Are you protected when using equity release?

In short, yes absolutely. Firstly the Equity Release Council was set up to protect people from losing out from these schemes. Any equity release company that has the Equity Release Council logo on their products must ensure you can still live in your home until you die or move into permanent care. They must also ensure that you will never owe them more than the total sale price of your home, even if its value goes down. 

You also have the right to ask a solicitor to check all the documents before signing up to a scheme.

Additionally, you will have been advised by a mortgage broker who is qualified not only in regulated mortgage advice but additionally in regulated equity release advice. This ensures you’re getting the most suitable advice for your circumstances and you, therefore, fall under the care of your mortgage broker. 

Is equity release a good idea for me?

Whether equity release is right for you or not will depend on your circumstances. Some reasons to consider are:

  • Will your current savings and/or sources of income be enough to meet your needs in retirement
  • You don’t want to (or can’t) downsize
  • You don’t mind reducing your family’s inheritance (or you have no beneficiaries)

Some reasons to choose an alternative to equity release include:

  • You can meet your income needs in retirement from other sources
  • You have the opportunity to release money from your home by downsizing
  • You want to preserve as much of your estate as possible for your family to inherit
  • An independent financial adviser has told you this option is not the best one for you

When can I apply for equity release?

The minimum age for taking out a lifetime mortgage is usually 55. The minimum age for a home reversion scheme may be 60 or 65.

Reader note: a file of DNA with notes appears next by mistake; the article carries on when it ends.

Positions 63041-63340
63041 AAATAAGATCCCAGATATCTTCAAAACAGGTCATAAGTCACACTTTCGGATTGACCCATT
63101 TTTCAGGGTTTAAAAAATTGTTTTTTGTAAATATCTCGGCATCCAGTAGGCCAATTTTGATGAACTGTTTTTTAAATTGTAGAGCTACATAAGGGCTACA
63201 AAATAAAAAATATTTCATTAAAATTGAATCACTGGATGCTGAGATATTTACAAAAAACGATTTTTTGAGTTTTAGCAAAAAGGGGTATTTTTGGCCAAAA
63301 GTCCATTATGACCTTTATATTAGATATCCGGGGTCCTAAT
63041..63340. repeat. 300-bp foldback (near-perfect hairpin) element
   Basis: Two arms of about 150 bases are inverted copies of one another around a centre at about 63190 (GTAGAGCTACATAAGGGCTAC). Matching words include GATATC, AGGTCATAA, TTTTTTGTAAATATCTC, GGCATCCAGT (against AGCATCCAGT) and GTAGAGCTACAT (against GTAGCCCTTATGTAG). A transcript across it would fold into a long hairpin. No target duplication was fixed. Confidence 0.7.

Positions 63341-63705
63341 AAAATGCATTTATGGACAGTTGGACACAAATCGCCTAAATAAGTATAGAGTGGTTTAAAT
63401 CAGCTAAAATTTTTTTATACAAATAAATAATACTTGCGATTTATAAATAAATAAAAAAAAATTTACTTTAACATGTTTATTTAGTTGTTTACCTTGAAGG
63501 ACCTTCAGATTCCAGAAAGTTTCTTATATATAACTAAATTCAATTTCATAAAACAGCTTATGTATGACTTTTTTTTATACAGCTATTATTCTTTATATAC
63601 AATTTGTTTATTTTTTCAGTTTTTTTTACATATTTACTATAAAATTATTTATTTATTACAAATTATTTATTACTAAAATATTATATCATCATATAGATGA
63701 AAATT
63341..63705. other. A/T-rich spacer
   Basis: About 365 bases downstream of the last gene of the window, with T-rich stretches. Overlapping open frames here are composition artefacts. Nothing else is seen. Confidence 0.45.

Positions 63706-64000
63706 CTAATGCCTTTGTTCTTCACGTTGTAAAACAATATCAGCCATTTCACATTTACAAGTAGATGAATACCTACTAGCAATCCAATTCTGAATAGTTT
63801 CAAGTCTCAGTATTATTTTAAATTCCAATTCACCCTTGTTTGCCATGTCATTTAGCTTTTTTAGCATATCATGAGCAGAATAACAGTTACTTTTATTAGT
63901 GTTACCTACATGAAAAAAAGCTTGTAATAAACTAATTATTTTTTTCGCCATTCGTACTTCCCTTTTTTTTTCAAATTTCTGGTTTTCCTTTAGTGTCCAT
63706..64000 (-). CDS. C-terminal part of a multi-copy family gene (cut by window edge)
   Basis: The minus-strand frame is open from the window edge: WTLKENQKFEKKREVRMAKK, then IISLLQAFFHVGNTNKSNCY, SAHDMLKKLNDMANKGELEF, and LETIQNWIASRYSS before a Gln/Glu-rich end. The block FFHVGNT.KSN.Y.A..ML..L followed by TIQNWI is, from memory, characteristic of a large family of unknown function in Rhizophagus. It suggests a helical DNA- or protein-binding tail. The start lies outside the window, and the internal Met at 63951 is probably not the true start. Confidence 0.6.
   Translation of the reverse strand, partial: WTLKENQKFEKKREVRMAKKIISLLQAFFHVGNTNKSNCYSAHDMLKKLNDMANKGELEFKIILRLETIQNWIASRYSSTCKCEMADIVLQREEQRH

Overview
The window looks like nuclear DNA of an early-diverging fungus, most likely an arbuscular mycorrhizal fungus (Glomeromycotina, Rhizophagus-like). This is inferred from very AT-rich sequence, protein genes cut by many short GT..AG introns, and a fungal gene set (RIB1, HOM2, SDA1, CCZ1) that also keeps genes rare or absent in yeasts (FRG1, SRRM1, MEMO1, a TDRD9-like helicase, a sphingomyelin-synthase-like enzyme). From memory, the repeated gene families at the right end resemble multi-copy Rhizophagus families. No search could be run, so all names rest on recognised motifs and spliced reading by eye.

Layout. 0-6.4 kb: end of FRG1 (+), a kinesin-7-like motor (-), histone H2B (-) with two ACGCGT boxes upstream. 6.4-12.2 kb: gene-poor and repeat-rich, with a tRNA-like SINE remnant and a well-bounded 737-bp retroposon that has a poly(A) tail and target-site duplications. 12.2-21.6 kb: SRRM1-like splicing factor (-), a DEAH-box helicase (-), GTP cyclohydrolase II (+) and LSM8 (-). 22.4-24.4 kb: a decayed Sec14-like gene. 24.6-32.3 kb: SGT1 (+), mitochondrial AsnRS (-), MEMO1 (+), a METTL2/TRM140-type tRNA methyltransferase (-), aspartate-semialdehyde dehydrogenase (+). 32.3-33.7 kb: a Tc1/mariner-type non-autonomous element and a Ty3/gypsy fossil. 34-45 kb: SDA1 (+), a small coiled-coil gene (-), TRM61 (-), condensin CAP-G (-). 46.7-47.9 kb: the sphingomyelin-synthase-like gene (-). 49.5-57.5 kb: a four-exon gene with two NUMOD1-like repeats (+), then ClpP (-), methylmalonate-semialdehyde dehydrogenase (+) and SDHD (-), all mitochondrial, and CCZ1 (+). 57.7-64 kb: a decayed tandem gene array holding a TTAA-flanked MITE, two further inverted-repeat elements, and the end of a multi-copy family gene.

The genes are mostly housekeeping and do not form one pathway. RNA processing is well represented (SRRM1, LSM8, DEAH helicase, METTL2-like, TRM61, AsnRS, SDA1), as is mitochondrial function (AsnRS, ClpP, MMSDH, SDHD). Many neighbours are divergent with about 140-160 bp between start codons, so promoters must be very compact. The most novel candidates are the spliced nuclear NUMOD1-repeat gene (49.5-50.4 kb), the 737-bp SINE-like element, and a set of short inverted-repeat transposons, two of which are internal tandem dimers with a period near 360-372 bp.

How do I apply for equity release?

Your financial adviser or mortgage adviser can help you decide whether an equity release scheme is appropriate, or whether you should consider other options such as downsizing instead. Your adviser can also find the best one for you from the whole of the market and set it up for you. As an extra safeguard, have your solicitor check over the agreement you have with the equity release company before signing it. You will also typically obtain independent legal advice relating to the transactions before proceeding to complete.

What are the typical cost to set up an Equity Release mortgage or scheme?

There are a few up-front costs involved in setting up an equity release scheme. 

Costs can include:

  • Valuation fees
  • Legal fees
  • Mortgage advice fees
  • A mortgage arrangement fee from the provider
  • A completion fee (when the scheme ends)

These costs can vary, but you should allow for around £3,000.

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You voluntarily choose to provide personal details to us via this website. Personal information will be treated as confidential by us and held in accordance with GDPR May 2018 requirements. You agree that such personal information may be used to provide you with details of services and products in writing, by email or by telephone. By submitting this information you have given your agreement to receive verbal contact from us to discuss your mortgage requirements.